How to Screen Potential Business Partners
While men and women are not mind readers, coming up with a list of well-researched questions for potential business partners can go a long way in hiring the right person for your business. You should walk away from the screening process with a feeling of whether the person you just interviewed would be an asset or a hindrance to your company.
Ideally, you would want to hire someone that would complement your skills and personality. For example, if you prefer working in the office and having limited conversations with potential customers, it’s a good idea to hire a person that is outgoing and enjoys spending time outside the office meeting with customers. If you pay close attention to detail, it might be a good idea to hire someone who has a strong creative side that could help with marketing and advertising.
Since running a business rarely consists of a 40-hour work week, find out what type of time commitment your potential partner can offer. If a potential partner likes to take vacations frequently or is never available on weekends, this could be a red flag. You want a partner that will be around to help the business thrive. If he or she seems like a major time commitment is going to be a problem, it’s probably a good idea to look for a partner elsewhere.
At times, running a business can be stressful. When interviewing potential business partners, try to gauge how they would act in certain situations. If a customer were to become argumentative or violent, how would they deal with the situation? Ask for examples on how they handled stressful situations in other jobs. If your business is going through a rough period, does your potential business partner have access to money that could temporarily relieve financial stress? What type of experience does a potential employee possess. Always be sure to secure a list of references from a potential business partner. Also, have a set of similar questions established that you can use on former employers.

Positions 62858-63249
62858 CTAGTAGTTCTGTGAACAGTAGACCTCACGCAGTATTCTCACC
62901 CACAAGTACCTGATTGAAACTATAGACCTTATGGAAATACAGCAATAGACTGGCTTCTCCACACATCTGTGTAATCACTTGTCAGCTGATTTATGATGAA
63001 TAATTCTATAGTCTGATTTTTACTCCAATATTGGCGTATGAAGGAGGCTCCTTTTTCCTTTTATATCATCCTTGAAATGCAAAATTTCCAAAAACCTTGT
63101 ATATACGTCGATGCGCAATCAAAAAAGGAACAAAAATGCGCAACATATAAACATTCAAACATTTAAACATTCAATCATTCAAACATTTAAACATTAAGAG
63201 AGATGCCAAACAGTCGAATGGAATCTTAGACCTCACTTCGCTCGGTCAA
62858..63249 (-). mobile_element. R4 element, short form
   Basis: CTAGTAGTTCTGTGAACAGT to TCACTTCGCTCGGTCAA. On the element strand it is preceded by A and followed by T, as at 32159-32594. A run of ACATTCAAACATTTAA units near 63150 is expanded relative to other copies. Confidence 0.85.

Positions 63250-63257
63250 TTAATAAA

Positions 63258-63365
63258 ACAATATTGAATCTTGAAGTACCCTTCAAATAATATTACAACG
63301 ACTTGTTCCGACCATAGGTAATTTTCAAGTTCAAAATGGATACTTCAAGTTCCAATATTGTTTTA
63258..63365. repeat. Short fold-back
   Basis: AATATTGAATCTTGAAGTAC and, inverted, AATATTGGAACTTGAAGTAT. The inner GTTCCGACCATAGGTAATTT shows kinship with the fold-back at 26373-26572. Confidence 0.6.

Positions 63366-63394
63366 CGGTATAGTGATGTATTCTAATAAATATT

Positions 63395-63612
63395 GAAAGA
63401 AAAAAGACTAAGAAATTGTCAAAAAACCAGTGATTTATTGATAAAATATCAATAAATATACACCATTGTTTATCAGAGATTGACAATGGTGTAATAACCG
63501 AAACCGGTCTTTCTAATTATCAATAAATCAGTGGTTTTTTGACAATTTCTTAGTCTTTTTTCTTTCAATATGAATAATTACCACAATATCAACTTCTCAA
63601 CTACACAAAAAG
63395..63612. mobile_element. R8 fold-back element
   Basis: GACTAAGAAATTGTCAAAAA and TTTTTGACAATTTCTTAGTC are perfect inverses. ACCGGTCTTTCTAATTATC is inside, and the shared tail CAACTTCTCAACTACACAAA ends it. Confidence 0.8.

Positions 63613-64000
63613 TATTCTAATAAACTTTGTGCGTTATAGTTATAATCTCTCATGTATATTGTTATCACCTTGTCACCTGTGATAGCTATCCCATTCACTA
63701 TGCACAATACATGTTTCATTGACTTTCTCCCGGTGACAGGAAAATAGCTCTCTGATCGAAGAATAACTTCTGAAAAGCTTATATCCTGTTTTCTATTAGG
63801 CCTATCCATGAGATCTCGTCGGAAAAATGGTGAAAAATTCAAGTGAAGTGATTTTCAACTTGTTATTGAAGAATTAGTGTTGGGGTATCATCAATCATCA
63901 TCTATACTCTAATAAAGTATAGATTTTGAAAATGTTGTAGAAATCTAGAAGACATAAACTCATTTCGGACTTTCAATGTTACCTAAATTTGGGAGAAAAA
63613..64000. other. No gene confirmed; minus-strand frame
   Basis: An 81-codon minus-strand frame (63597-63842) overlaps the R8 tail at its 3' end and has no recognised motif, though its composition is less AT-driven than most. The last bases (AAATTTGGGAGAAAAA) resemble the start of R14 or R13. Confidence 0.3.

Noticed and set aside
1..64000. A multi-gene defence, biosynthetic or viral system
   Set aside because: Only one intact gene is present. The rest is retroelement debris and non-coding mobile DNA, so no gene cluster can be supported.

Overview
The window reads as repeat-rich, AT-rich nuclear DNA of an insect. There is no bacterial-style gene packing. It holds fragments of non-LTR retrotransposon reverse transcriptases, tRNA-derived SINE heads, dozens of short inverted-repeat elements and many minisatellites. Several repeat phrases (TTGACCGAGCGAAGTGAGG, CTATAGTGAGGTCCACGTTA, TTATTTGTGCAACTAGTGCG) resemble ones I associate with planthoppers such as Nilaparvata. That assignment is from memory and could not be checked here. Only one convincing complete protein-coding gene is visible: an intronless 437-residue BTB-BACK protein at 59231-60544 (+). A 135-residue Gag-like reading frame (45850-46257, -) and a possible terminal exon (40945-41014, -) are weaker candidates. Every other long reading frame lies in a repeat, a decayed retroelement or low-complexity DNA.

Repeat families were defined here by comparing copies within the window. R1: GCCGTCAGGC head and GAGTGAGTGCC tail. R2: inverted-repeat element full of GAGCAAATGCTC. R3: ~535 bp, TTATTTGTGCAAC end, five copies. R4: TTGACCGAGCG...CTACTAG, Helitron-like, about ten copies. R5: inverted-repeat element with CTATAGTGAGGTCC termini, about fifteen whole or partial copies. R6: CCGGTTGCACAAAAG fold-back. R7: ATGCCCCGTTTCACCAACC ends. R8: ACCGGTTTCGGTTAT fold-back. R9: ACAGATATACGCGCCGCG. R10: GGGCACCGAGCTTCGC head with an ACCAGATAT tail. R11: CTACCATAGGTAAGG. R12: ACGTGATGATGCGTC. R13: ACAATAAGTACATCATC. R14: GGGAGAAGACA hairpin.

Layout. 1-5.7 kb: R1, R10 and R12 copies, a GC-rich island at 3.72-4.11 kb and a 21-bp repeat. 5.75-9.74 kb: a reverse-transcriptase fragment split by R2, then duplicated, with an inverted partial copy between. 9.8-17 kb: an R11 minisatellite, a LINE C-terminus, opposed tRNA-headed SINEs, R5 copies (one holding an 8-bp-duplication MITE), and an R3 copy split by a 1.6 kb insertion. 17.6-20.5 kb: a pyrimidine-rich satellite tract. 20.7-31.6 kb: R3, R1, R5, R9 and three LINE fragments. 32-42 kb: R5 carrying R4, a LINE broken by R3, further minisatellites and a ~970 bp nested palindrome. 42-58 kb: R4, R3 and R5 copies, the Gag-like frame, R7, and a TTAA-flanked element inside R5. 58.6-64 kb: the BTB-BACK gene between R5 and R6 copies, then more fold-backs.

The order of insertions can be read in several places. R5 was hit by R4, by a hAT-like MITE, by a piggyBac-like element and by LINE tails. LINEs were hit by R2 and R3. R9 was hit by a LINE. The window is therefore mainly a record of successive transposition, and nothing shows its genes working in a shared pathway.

While nobody has a crystal ball, or at least one that works, doing your homework before sitting down with potential business partners can go a long way in hiring someone who is going to be an asset to your company. The more time you put into interview questions, the better off you’re going to be when you walk into that interview and meet a potential partner. Doing your due diligence before the interview will give you peace of mind when you have to make you next hiring choice.